SAN FRANCISCO — Twitter is probing associates of Elon Musk and seeking other information in far-reaching legal requests about his $44 billion deal to acquire the social media company, according to legal documents obtained by The Washington Post.
Twitter declined to comment. Palihapitiya, Sacks, Calacanis, Jurvetson and Rabois did not immediately respond to requests for comment. Musk and two of his attorneys did not immediately respond to a request for comment.
A flood of document requests issued over the weekend and into Monday marks the latest twist in the contentious and fast-evolving court case between the social media service and Musk, who is trying to pull out of his bid to take over the company.
After Musk said he was exiting the deal last month — accusing Twitter of not being forthright about the amount of spam and bots on its service — Twitter sued Musk in a Delaware business court, known as a Chancery Court. Musk in turn countersued Twitter on Friday. Twitter also issued subpoenas over the weekend to a group of banks involved in the deal, including Credit Suisse and Morgan Stanley.
The subpoena obtained by The Post includes extensive requests for communications, including “checklists, timelines, presentations, decks, organizational calls, meetings, notes, recordings” related to the deal’s financing.
Calacanis and Andreesen were previously known to be involved in financing aspects of the deal.
The Monday subpoena obtained by The Post also specifically asks for any communications about spam and bots, as well as for information about the All-In Summit 2022, a Miami event held in May by Palihapitiya, Calacanis, Sacks and David Friedberg. The men host a popular podcast together and the summit was a live event associated with the podcast. Musk spoke at the event via videoconference.
At the event, Musk telegraphed his apprehension about the deal, saying “the more questions I ask, the more my concerns grow.”
Musk had tweeted days earlier that the deal was “on hold” because of concerns about the proportion of spam or fake accounts on Twitter. He said at the conference that he could seek a lower price for the social media site and accused Twitter of potentially misleading him about the percentage of fake accounts on the platform, likening the issue to buying a house with a termite problem.
Calacanis and Sacks are known to be friends of Musk. Sacks worked with Musk when they ran PayPal, along with billionaire Peter Thiel, who is a friend of both. Rabois also was a PayPal executive, and is a friend of Thiel. Jurvetson is a longtime friend of Musk who is on the board of Musk’s SpaceX and served on the board of electric car company Tesla, which Musk helms as CEO.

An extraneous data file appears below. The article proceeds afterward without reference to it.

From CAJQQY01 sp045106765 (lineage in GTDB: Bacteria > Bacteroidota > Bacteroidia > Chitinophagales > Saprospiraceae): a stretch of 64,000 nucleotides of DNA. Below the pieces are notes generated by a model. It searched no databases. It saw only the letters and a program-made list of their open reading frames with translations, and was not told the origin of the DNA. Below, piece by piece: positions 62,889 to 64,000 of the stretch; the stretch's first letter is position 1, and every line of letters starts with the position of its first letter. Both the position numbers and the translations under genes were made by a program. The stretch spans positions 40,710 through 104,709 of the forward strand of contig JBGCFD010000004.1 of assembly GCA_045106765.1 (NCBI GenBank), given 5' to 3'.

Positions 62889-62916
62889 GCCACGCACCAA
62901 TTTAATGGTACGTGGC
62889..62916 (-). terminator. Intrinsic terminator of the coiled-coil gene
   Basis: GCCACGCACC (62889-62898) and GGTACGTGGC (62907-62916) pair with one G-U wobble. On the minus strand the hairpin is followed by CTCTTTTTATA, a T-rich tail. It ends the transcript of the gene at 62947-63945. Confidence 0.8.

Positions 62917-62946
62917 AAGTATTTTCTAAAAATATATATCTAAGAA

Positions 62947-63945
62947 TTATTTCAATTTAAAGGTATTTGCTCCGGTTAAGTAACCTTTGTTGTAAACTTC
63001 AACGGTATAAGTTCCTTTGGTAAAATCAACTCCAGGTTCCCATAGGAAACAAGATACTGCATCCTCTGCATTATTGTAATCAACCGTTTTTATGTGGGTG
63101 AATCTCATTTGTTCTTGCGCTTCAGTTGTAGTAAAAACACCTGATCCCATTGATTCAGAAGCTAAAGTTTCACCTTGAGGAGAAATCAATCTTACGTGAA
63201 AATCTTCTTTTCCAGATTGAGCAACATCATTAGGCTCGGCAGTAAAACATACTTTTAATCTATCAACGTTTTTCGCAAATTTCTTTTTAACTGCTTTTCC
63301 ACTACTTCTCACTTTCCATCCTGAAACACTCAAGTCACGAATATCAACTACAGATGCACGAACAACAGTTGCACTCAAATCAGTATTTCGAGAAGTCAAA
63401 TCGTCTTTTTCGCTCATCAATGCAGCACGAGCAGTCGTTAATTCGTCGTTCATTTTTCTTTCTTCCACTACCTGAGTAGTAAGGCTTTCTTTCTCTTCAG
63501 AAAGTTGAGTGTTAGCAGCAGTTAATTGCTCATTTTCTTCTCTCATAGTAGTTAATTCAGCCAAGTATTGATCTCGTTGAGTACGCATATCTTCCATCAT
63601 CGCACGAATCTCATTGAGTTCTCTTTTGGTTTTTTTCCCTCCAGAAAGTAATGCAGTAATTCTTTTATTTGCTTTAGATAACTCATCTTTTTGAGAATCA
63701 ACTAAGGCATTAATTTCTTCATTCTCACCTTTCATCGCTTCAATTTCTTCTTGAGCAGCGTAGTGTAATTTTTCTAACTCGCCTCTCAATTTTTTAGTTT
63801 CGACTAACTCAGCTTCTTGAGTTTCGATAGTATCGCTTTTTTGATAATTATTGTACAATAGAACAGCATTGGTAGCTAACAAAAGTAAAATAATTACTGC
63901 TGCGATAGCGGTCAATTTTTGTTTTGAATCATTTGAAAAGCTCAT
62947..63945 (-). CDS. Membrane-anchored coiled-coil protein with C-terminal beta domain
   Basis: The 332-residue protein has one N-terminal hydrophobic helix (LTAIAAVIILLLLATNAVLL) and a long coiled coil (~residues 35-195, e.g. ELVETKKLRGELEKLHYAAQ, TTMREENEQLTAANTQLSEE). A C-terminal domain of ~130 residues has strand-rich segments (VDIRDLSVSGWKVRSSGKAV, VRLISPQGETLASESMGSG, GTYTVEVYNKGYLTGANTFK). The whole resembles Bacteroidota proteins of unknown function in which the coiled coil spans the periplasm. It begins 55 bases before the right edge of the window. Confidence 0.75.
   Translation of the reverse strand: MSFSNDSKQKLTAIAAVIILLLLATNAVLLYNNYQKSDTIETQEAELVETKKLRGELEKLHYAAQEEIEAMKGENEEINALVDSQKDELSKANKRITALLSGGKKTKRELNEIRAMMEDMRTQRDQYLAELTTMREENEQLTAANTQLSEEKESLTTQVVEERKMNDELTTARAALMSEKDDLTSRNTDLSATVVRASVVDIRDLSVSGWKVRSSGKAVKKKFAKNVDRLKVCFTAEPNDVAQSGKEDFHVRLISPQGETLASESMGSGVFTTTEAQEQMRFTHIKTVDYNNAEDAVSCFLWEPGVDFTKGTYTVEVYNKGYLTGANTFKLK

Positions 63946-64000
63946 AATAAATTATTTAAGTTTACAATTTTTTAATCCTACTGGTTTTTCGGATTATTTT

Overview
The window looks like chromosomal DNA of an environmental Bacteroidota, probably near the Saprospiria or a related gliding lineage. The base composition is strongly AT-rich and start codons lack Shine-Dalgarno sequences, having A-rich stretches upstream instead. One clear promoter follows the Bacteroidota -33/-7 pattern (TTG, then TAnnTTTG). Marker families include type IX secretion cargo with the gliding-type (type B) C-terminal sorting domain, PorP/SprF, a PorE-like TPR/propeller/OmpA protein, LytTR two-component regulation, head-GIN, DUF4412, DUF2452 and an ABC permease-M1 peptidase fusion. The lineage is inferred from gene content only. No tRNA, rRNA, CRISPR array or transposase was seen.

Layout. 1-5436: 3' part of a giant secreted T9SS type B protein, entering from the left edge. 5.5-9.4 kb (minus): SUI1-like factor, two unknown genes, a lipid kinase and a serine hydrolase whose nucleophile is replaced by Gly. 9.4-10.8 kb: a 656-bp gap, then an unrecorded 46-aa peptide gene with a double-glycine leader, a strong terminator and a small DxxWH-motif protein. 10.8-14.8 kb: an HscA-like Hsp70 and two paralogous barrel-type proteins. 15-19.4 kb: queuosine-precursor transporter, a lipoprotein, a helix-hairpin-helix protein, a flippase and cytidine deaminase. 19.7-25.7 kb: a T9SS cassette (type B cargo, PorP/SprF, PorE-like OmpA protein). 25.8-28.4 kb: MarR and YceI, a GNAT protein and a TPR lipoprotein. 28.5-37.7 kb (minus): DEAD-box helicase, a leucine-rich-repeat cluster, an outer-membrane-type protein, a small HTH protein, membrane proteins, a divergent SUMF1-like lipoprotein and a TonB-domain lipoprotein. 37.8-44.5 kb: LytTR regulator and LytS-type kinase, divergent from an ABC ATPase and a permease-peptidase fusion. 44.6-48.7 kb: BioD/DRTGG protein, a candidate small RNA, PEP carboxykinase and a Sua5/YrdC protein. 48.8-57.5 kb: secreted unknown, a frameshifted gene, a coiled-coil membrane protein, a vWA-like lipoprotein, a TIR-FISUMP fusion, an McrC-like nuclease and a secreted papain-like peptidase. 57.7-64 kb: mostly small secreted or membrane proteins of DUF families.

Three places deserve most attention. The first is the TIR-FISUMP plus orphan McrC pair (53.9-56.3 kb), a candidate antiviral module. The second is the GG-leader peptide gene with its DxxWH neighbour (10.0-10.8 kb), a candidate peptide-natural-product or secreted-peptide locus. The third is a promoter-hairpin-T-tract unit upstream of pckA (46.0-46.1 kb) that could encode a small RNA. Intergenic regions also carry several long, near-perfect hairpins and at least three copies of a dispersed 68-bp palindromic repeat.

A subpoena also went out to investor Joe Lonsdale, an associate of Musk and Thiel who also spoke at the All-In event, he said on Twitter on Monday. Lonsdale declined to comment beyond his tweet.
In the tweet, Lonsdale described the subpoena as a “giant harassing fishing expedition,” and he said he had “nothing to do with this aside from a few snarky comments.”
Lonsdale, Rabois, Sacks and Thiel are also known to lean right politically, and they operate in a conservative political orbit that Musk has gotten increasingly involved in, as previously reported by The Post.
Calacanis launched a pool known as a special purpose vehicle to raise money for the deal this spring, using a tool that brings smaller investors into a larger bid. It aimed to attract investors at a minimum of $250,000. Investors were told to show their interest no later than May 11. Calacanis hosted Musk at the All-In Summit a few days later.
“There are a couple things that Twitter is probably looking for here. The first would be anything nice Musk said about Twitter to encourage people to participate in the equity financing,” said Adam Badawi, a law professor at the University of California at Berkeley who is not involved in the case, in a text. “The second would be anything he said that contradicts his public statements about bots.”
The investors targeted by the subpoenas could be compelled to testify by the court, he added.
“Most venture capitalists have portfolios of companies incorporated in Delaware so they probably don’t want to run afoul of its courts,” Badawi said. “If there are documents or conversations relevant to this dispute, these subpoenas will probably bring them to light.”
Gerrit De Vynck contributed to this report.